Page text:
Saint Paul

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St. Paul defends his preaching (Giovanni Ricco)

Saint Paul (Hebrew: שאול Shaul "asked [of God]") Apostle of the Gentiles, also known as Saul of Tarsus. Never having seen or met Jesus himself in the flesh, he was suddenly visited by Jesus while on his way to persecute his followers at Damascus. Paul saw a blinding white light and fell to the ground as Jesus talked to him asking Saul why he was persecuting him, then telling him to go into the city where he would be told what to do. Paul got up, but when he opened his eyes, he found he was blind. Being led by the hand into the city by the men who were with him, for three days Paul could not see and would not eat or drink. But a stranger named Ananias came to see him, a follower of Christ, having been led by God in a vision to where Paul was staying. Placing his hands upon Paul as God told him to do, Paul was cured as he acquired faith in Christ, and something like scales fell from his eyes. Paul became baptized that very day. (Acts 9:1-19). This incident is called the Road to Damascus experience.

The Conversion of St Paul by Nicolas-Bernard Lepicie, 1767.

He later claimed to have been "a Hebrew of Hebrews; as to the law, a Pharisee; as to zeal, a persecutor of the church; as to righteousness which is in the Law, found blameless," (Philippians 3:5b-6) and a student of the esteemed rabbi Gamaliel (Acts 22:3) As such, he originally hated the Christians and took a lead in persecuting them: specifically, he was "in hearty agreement" with the stoning of saint Stephanus (Stephen). After conversion he undertook a series of missionary journeys to the gentiles. These were dedicated mainly to spreading his own particular version of Jesus' message - one that freed gentiles from the necessity of observing the Jewish Law, reportedly much to the scandal of the official Church at Jerusalem.

Paul had an historic conflict with Peter, who initially felt that Christianity was meant only for Jewish people. Their conflict was resolved by a convening of early Christians in Jerusalem, and Paul's approach prevailed: Christianity was to be spread to the entire world, both Jewish and Gentile.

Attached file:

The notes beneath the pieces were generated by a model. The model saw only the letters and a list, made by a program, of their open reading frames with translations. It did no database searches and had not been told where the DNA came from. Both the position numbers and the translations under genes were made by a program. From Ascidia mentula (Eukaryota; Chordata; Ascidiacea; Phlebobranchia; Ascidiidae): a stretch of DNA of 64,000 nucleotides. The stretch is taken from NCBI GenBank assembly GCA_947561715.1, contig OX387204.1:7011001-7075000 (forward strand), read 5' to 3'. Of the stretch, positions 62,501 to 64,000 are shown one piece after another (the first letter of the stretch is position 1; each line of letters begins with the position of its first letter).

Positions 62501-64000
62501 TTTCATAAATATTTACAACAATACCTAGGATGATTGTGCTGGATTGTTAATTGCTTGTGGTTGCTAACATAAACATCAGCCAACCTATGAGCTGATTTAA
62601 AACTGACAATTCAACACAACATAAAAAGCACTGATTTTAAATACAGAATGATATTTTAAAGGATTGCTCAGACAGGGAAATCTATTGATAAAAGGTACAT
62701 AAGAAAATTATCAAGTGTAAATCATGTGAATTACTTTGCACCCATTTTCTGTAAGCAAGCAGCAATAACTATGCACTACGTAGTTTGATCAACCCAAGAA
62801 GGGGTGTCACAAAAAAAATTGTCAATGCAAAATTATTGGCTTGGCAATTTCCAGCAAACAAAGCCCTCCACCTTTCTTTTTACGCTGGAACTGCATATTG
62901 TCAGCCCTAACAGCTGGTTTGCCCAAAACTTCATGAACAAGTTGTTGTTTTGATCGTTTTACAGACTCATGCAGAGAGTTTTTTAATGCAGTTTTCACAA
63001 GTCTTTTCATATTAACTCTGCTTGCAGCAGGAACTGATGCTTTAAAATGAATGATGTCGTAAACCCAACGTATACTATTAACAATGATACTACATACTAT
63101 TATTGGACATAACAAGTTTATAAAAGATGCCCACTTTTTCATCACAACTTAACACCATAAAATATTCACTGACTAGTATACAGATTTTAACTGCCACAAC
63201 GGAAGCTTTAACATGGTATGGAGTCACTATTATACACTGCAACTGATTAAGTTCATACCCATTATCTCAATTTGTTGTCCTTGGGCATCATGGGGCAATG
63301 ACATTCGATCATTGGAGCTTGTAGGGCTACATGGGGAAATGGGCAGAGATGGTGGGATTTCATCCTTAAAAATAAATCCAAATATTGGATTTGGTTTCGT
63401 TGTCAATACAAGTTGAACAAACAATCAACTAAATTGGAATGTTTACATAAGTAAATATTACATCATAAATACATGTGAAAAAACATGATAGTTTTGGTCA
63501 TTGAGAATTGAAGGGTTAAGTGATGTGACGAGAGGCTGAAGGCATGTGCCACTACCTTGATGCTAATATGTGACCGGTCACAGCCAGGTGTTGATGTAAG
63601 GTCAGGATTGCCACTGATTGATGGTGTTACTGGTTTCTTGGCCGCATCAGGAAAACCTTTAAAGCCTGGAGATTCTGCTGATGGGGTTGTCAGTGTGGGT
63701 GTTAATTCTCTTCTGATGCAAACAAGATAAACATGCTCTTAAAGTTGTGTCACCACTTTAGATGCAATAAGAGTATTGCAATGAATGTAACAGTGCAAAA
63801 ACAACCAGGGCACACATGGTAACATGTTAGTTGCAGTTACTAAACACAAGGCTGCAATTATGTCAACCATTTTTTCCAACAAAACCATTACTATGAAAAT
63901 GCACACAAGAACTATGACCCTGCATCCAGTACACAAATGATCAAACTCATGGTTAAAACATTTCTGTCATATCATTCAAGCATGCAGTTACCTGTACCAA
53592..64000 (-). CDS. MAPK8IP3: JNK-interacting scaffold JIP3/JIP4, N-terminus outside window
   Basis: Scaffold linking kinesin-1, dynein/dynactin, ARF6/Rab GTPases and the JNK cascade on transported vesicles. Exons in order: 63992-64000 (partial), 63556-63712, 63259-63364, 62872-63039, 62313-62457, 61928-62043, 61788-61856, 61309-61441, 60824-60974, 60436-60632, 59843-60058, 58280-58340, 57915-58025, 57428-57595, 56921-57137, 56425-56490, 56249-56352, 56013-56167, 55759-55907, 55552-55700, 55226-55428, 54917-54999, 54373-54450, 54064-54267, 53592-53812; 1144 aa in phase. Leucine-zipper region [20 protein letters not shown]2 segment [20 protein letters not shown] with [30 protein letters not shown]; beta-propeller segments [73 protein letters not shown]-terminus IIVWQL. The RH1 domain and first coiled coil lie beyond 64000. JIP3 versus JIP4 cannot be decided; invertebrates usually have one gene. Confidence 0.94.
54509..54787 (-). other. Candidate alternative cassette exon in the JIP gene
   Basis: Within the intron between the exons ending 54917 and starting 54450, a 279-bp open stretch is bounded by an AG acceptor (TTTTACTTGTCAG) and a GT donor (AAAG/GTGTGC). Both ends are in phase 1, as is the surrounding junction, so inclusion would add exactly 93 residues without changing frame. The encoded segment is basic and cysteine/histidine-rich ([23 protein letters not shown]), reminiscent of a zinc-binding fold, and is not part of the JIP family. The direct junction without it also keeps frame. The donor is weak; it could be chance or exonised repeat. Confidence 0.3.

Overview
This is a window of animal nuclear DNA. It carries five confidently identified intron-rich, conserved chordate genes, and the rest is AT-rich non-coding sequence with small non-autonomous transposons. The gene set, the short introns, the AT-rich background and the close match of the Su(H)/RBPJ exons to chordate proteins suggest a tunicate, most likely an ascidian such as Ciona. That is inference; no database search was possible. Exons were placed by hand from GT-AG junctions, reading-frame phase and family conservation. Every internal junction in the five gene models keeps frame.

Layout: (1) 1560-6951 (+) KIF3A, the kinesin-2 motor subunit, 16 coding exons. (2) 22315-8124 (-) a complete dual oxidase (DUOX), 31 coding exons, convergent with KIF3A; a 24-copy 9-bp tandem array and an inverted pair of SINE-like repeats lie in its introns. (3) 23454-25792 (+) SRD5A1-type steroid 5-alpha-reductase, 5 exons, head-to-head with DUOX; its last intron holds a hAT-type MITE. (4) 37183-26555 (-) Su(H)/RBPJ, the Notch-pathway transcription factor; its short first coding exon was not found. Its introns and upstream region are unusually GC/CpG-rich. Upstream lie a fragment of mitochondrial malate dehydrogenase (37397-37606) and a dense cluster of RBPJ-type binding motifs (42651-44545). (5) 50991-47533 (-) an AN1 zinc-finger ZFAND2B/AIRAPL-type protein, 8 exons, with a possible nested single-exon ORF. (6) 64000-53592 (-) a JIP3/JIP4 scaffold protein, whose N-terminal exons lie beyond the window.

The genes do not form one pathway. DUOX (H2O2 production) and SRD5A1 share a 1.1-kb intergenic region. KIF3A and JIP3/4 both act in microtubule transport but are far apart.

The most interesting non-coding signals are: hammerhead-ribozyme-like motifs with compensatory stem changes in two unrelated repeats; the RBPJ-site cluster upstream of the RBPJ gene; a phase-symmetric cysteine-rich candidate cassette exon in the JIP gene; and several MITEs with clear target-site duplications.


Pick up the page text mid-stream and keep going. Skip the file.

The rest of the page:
Feastday: June 29.

Contents

Apostle of the Gentiles

Paul mission2.jpg

Because the liberating effects of his message caused much unintended immorality and uncertainty among his gentile converts, many of whom promptly gave up their jobs and other commitments in expectation of the imminent Last Days, Paul wrote many letters to his various 'churches' on a wide variety of subjects, including the essential kerygma or preaching thrust of what was to become Christianity. He was also a proponent of the idea of agape, or universal, unconditional compassion, as referred to at 1 Corinthians 13:1-13. Thirteen of these letters were subsequently incorporated into the New Testament: Romans, 1 Corinthians, 2 Corinthians, Galatians, Ephesians, Philippians, Colossians, 1 Thessalonians, 2 Thessalonians, 1 Timothy, 2 Timothy, Titus and Philemon.


Authorship of Epistles

According to most professional scholars and historians, Paul did write 1 and 2 Corinthians, Philemon, Romans, 1 Thessalonians, Galatians, and Philippians. All of the other letters (1 and 2 Timothy, Titus, Ephesians, 2 Thessalonians and Colossians) were not actually written by the Apostle Paul, but rather, were forged by people claiming to be Paul.

Last years

St. Peter and St. Paul

During the last years he intended to visit Spain (Romans 15:24), Lycus, Laodicea, Collusus and Hierapolis. He also went to Crete, Ephesus and Macedonia.

Saint Paul was arrested (Acts 21:27- 28:31); he was accused of bringing Gentiles into the temple. Paul appealed to Caesar (his right as a citizen) and he was sent to Rome for a Roman trial. The Biblical account leaves off before the trial takes place. St. Paul was brought to Rome, but Nero was the Emperor and after the Rome fire where he blamed the Christians to deflect attention from himself, he was an ardent persecutor of the Christians, killing many. St. Paul was martyred near Rome at the Aquae Silviae. St. Dionysios the Corinthian says that St. Paul and St. Peter were martyred at “about the same time.” It is believed that St. Paul died aged 68 having served the Lord for some 35 years. [1]

St. Paul was a profound religious thinker; he has had an important formative influence in the development of Christianity.


Iconography

In art, St Paul is traditionally depicted in red and green robes, wearing a beard and holding a sword. He often appears alongside St Peter.

The 4th-century portrait was found in the catacombs of St Thecla

See also

External links

References

  1. St. Paul

Sources

  • Cruden, A., Complete Concordance to the Old and New Testaments (Lutterworth, 1930)
  • Cross, C., Who Was Jesus? (Hodder & Stoughton, 1970)
  • The Holy Bible (King James Version)
  • James, M. R., The Apocryphal New Testament (Clarendon, Oxford, 1953)
  • The New English Bible (Oxford & Cambridge University Presses, 1970)
  • The New Jerusalem Bible (Darton, Longman & Todd, 1990)
  • Lemesurier, P., The Armageddon Script (Element Books, 1981)
  • Peake, A.S., Commentary on the Bible (Nelson, 1962)
  • Schonfield, H. J., The Passover Plot (Hutchinson, 1965)
  • Schonfield, H. J., The Pentecost Revolution (Macdonald, 1974)
  • Schonfield, H.J., Those Incredible Christians (Bernard Geis, New York, 1968)
  • Vermes, G., Jesus the Jew (Collins, 1973)
  • Young, R., Analytical Concordance to the Holy Bible (Lutterworth, 1939)
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